Northern Lake:  Expect to find a plethora of shad from Good Hope to Trachyte. Shad are so abundant that striper fishing is slower than in other lake areas because there is an over abundance of shad forage. This is a good problem to have but for now fishing downstream from Good Hope may be more productive.  Bass fishing success for larger bass is stellar.  The biggest bass from the last bass tournament came from the northern lake.
Main Lake:  Padre Bay to Cedar Canyon.  Bass fishing results in more fish caught per hour except when a large striper school is found.  A large stationary striper school results in 50 or more fish caught in a short time while spooning in deeper water (40-50 Feet).  The challenge is finding that deep, huge school. Trolling deep diving lures with flat line or with downriggers running at 40 feet works while graphing.  Stop and drop spoons when the potential large school is seen on the graph.
Warming weather arrives again this weekend.  Water temperature is 72 degrees now and dropping toward the magic 60 degree mark in the foreseeable future. The last 10 days of October will produce some amazing catches of all the fish this lake has to offer. I recommend coming now for that final trip of the year.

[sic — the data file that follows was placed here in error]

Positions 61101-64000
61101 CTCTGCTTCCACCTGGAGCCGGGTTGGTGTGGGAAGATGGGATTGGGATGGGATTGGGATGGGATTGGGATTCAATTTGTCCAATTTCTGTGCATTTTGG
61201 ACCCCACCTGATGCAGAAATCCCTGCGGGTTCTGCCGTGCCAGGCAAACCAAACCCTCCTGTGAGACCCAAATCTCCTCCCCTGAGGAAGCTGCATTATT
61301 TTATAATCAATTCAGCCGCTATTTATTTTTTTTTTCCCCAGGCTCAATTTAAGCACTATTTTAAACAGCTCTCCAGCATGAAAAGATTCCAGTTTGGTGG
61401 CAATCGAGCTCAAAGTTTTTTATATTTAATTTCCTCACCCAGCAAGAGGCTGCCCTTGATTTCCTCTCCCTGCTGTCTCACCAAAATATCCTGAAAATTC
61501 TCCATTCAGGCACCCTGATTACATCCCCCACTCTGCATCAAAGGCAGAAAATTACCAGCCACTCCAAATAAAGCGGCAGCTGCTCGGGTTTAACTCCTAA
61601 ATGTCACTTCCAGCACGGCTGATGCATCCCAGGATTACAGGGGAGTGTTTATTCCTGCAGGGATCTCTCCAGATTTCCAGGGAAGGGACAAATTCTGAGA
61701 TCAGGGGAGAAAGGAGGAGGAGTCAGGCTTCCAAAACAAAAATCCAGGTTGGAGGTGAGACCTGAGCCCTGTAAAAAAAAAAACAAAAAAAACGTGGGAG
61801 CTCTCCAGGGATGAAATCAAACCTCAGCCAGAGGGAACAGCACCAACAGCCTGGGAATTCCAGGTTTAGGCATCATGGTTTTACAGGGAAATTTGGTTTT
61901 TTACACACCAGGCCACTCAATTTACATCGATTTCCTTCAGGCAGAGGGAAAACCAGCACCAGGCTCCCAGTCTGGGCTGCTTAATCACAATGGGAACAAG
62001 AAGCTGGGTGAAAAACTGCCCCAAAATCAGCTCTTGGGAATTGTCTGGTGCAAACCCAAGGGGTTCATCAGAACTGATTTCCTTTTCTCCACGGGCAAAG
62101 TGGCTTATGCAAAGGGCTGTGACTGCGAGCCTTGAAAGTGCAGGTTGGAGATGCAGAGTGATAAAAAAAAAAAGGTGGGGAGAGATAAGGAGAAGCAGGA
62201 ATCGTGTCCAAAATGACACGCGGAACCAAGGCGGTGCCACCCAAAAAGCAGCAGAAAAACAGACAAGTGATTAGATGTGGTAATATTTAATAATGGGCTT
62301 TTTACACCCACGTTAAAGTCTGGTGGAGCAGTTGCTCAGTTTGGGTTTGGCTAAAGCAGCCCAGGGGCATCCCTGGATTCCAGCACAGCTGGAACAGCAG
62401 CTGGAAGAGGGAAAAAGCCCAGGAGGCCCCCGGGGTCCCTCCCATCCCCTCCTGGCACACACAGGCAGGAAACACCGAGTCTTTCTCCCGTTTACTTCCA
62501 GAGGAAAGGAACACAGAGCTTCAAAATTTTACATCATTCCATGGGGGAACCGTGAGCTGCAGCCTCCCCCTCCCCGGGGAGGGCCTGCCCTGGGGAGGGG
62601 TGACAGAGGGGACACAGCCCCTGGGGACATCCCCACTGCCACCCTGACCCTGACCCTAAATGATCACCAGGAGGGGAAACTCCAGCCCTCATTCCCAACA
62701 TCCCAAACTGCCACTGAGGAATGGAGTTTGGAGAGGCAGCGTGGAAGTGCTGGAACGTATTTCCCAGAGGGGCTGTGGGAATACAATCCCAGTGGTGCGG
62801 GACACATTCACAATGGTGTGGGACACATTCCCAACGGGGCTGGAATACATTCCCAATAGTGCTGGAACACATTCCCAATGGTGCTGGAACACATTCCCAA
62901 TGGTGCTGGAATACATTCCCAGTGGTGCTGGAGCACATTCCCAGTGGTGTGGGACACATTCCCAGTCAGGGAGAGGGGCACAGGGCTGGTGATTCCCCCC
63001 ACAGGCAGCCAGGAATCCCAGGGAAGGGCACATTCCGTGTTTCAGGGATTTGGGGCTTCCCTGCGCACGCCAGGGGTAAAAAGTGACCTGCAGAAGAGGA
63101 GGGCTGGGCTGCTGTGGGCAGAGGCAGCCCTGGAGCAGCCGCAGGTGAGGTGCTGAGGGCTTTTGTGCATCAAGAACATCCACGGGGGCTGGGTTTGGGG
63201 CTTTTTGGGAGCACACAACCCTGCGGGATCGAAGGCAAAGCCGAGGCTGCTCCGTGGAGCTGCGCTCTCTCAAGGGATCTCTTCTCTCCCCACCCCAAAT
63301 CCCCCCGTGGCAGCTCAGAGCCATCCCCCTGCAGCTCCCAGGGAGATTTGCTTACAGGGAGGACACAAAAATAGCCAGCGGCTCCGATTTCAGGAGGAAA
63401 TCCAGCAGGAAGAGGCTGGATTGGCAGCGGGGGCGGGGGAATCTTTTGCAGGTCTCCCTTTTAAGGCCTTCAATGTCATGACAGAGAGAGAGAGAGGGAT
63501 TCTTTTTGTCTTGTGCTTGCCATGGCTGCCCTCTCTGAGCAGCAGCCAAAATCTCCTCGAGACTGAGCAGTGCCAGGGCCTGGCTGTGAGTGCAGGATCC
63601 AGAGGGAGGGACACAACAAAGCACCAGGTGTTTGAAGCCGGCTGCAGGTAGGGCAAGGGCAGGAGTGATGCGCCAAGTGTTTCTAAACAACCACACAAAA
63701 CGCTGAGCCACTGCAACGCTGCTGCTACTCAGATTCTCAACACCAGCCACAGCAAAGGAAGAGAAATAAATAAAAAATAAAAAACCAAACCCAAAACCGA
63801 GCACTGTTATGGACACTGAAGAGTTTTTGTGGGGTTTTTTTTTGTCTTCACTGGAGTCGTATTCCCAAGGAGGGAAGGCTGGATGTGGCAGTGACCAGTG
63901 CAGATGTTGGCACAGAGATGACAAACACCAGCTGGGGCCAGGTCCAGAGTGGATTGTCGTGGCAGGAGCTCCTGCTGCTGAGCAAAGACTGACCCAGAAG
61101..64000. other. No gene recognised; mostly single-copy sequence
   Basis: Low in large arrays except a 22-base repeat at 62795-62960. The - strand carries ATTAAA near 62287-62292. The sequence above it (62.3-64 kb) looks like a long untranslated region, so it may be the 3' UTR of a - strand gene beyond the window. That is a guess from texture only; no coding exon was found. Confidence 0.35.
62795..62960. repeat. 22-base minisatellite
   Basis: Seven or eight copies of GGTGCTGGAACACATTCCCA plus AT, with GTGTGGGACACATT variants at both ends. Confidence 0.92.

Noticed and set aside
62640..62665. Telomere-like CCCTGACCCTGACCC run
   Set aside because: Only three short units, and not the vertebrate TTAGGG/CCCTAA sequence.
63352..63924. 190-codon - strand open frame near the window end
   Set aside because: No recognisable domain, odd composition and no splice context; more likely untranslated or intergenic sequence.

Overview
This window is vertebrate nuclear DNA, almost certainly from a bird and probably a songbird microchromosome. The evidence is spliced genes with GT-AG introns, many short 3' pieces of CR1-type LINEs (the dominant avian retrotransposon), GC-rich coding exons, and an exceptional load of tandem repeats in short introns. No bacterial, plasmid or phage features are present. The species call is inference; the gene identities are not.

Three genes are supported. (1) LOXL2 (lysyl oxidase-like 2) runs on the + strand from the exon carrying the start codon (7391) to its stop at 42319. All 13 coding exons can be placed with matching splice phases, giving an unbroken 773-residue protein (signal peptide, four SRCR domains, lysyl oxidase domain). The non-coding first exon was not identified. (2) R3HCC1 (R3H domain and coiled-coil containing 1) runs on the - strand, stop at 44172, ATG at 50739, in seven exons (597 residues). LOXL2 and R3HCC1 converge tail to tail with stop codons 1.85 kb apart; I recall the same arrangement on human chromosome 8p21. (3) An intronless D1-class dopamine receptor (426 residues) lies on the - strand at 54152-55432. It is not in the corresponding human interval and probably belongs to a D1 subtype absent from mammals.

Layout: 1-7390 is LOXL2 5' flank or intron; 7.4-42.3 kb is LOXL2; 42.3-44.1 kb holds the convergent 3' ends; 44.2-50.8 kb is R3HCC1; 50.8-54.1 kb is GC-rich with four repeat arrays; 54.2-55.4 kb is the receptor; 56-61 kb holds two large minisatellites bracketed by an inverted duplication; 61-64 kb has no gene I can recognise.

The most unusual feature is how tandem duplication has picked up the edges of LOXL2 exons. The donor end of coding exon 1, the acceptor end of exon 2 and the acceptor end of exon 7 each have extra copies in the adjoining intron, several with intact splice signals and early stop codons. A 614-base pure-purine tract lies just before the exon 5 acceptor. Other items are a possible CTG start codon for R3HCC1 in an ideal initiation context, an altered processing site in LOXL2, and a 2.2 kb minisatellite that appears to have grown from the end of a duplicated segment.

Lake Powell Fish Report – October 20, 2015

Lake Elevation: 3606

Water Temperature 72-74 F

By: Wayne Gustaveson   http://www.wayneswords.com


angelfishLake level continues to hold at 3606 (MSL) thanks to the rainy weather during October. Just before the last rain, some really huge striper schools were found in the southern lake.  It was absolutely unbeatable to find a huge school with over a thousand stripers loitering on the bottom below the boat. That happened to more than one group of anglers last week.  Then those huge schools fragmented with only 5-10 stripers hanging out together.  The good news was that the more numerous small groups of stripers could be graphed more often. Spoons deployed to the bottom often resulted in 1-3 stripers being hooked.  Then the boat had to move a short distance to find the next small group. It was easier to find the randomly scattered stripers pods, but more productive to find that one big school and catch 50 at one spot.

   
This week expect to find scattered striper schools. The target depth is 40-50 feet. In fact, the very best striper catching method would be to troll lures behind a down rigger set at 40 feet.  Fish are layered at their preferred temperature zone and suspended just above the thermocline.  It is easy to find the deep fish by watching for western grebes on the surface.  The abundance of shad allows grebes to be present in most canyons and bays on the lake.  Find grebes, troll deep and catch stripers.